• It seems to me that an "intelligently" designed spider would not have this defect...

      So what is it? Is it "proof of a smart creator" that makes a cool wasp, or "proof of a dumb creator" that makes a susceptible spider?

      (Personally, I think a smart creator sets the wheels in motion, turns on all the machines, activates the program, and runs behind the scenes.:)
  • For anyone that might think this idea is something far fetched and applies only to esoteric spiders, consider a fairly common disease, rabies. Symptoms in humans include hydrophobia (a fear of water!), and in animals we all know the usual stereotype - aggressive and foaming at the mouth. Talk about mind-altering. Does this add to the ammunition of those that say we don't have a soul, that everything we are is contained between our ears?
    • there are lots of cases which would show that there are physical causes of behavior... Your example of rabies is one.
      Also- brain surgery (lobotomy, anyone?), drugs/alcohol/medications, etc.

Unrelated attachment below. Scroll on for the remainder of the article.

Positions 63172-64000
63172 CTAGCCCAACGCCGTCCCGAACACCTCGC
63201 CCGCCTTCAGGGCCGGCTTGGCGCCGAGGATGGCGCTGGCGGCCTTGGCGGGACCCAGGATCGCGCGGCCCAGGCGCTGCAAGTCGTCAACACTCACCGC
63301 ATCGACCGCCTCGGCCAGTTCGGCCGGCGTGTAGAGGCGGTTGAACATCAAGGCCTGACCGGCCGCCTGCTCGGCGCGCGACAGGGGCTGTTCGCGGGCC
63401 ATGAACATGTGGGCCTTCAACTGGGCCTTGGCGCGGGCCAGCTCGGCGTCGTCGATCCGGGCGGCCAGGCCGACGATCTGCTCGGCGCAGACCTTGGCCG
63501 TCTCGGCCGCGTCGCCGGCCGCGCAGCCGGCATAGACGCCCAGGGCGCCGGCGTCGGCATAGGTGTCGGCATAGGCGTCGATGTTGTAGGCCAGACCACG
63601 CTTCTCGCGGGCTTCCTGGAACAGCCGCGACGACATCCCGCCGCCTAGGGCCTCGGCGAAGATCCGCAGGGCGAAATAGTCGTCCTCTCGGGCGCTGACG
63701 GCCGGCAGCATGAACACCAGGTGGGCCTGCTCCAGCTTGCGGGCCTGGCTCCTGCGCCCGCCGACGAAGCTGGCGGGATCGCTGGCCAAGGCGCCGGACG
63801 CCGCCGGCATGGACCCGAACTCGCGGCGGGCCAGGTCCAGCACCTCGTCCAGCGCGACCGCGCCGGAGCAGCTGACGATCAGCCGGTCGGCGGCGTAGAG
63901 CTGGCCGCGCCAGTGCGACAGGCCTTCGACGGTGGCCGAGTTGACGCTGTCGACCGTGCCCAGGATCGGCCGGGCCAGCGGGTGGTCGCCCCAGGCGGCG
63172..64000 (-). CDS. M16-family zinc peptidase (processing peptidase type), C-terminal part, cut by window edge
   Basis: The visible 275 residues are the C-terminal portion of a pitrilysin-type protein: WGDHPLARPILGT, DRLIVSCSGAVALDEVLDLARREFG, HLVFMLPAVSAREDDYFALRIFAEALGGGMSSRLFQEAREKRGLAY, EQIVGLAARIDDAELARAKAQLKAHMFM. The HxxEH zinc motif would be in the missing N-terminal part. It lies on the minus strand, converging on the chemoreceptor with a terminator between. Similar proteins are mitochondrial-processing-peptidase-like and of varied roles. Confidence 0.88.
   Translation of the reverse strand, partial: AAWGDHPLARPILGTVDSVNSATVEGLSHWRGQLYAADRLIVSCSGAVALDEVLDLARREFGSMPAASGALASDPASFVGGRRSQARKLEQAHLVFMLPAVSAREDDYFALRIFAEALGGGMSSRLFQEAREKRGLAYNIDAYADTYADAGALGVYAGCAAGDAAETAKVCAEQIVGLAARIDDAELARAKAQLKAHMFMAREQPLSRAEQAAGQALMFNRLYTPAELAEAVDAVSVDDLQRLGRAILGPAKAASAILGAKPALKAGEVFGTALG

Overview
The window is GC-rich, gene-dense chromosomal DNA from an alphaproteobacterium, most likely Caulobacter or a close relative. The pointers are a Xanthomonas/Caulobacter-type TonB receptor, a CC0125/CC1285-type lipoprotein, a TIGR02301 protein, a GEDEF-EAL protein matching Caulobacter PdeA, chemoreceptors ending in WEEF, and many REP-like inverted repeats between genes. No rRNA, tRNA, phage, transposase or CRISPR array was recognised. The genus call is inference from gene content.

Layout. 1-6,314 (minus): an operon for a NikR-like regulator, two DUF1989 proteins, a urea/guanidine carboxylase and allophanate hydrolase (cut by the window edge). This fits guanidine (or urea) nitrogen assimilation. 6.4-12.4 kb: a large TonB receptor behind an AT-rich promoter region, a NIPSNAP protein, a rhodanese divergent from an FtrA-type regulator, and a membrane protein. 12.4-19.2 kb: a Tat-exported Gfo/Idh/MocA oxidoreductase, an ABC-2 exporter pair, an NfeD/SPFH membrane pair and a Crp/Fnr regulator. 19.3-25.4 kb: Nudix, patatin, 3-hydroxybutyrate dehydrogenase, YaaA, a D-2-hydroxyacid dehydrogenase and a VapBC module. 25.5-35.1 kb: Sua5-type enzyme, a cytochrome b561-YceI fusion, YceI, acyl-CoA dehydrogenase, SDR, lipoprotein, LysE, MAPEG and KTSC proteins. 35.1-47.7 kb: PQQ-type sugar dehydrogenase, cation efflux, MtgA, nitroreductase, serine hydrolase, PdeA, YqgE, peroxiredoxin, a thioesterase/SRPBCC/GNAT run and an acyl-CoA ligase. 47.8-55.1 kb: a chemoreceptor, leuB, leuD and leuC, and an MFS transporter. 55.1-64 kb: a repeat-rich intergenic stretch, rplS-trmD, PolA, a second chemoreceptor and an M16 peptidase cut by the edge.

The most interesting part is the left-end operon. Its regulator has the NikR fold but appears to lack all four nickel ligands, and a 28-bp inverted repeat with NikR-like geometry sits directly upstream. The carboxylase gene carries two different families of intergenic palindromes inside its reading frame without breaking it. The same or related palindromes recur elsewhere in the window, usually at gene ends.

Personally I dont think we have souls.. I dont even think we have free will. But that's just my opinion.

      -J5K
  • I was reprogramming host spiders in z80 assembler through the altair's switch-based input before this upstart wasp thing had evolved wings!
  • I read about this a while ago. As I recall, researchers confirmed that the change in behavior was caused by chemicals. The added and removed the parasite at different stages of the life cycle. Once it was removed, the spider went back to its normal behavior. They may have even tried just injecting the chemicals, although I don't recall now.

C makes it easy for you to shoot yourself in the foot. C++ makes that harder, but when you do, it blows away your whole leg. -- Bjarne Stroustrup